The American College of Foot and Ankle Surgeons (ACFAS) reminds parents and coaches that increased participation in outdoor sports can also increase the number of foot and ankle injuries, particularly for children who play field sports.
Ankle sprains alone account for 10 percent of all injuries seen in emergency departments. ACFAS calls for parents and coaches to educate themselves on the signs of foot and ankle injuries and to seek treatment early.
Childhood Obesity Linked to Foot Pain
Physician members of the American College of Foot and Ankle Surgeons have noticed a link between foot pain and childhood obesity.
A vicious cycle occurs with overweight children. They should exercise and lose weight, but because of their weight, their feet hurt and they cannot exercise. An estimated 16 percent of U.S. children ages six to 19 are overweight, and doctors are starting to see more overweight and obese children with foot and ankle pain.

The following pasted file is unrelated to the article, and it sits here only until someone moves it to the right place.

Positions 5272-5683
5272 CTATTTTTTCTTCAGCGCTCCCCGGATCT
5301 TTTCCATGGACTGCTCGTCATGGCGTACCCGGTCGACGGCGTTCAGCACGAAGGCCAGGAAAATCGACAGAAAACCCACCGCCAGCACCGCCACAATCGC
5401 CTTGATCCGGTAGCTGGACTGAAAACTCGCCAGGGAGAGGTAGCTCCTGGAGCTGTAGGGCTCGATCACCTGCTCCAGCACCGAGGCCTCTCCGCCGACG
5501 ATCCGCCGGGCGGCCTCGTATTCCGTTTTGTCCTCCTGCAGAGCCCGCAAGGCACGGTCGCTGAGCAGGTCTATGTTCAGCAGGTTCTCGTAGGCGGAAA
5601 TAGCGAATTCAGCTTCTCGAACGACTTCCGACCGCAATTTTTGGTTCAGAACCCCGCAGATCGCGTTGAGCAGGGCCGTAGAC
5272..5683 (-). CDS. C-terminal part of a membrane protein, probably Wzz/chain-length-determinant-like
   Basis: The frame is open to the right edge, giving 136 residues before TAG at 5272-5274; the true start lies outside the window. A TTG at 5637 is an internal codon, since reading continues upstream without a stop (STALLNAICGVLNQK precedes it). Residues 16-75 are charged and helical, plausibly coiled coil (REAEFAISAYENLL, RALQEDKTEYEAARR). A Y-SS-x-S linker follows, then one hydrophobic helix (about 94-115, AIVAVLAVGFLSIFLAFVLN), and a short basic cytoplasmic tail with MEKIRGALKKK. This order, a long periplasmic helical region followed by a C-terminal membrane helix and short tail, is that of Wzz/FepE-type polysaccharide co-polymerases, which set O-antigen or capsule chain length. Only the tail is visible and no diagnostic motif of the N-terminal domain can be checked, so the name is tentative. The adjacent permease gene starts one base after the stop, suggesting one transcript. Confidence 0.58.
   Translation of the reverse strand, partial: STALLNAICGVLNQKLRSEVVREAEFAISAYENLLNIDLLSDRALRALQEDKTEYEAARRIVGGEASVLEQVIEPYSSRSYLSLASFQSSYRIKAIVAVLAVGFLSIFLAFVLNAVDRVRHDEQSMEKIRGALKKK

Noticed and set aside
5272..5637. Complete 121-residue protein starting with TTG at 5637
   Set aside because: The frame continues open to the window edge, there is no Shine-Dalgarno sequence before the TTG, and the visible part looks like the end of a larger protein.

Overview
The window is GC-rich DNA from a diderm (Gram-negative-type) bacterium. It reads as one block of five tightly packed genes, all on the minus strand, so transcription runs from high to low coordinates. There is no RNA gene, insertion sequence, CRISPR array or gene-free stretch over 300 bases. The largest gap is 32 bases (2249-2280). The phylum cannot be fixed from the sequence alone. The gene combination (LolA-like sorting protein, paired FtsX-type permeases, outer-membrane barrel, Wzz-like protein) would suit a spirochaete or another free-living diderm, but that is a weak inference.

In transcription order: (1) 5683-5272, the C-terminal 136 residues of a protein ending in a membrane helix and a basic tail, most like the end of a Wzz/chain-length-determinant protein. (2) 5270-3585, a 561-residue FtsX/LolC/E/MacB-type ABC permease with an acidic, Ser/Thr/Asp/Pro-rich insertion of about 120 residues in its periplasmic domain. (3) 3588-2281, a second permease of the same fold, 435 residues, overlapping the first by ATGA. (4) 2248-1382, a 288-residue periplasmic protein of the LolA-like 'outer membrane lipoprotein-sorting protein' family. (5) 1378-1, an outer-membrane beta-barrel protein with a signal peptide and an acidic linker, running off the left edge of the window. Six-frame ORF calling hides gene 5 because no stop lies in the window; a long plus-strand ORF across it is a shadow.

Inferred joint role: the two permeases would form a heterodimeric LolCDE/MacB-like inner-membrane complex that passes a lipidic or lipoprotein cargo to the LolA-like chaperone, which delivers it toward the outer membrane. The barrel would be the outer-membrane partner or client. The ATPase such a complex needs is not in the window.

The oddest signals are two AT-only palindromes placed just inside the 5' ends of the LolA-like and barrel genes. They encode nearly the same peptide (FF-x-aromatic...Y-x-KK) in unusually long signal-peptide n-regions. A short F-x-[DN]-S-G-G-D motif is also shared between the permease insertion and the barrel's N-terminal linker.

Being overweight can cause many problems in the feet. For example, the pressure of extra weight causes a flattening of the foot, resulting in strain on the plantar fascia (the band of tissue which runs from the heel to the base of the toes), a primary cause of heel pain. Foot and ankle surgeons may treat overweight children with custom orthotic devices (shoe inserts), physical therapy and other conservative measures to reduce and eliminate pain. Parents should also watch their child's lifestyle and diet.
Congenital Pediatric Foot Deformities
Dr. Fernandez and Dr. Scudday will diagnose and treat all types of pediatric congenital foot deformities in children, from newborns to teens and young adults. They will work hard to find the right way to correct your child's congenital foot deformity, so they can develop normally and reach their full potential.
What are congenital foot deformities? Congenital (means the child was born with the condition) foot deformities can affect feet, toes and/or ankles. Many congenital foot deformities are common, like clubfoot; 1 in 1,000 children are born each year with a clubfoot. Other common congenital foot deformities include vertical talus, tarsal coalition, polydactyly, macrodactyly and cleft foot. Some congenital foot deformities have a genetic background, which means someone in your direct family history had the gene that caused the condition, and it was passed to your child.
Treating congenital foot deformities:
- Custom orthoptics
- Manipulation and splinting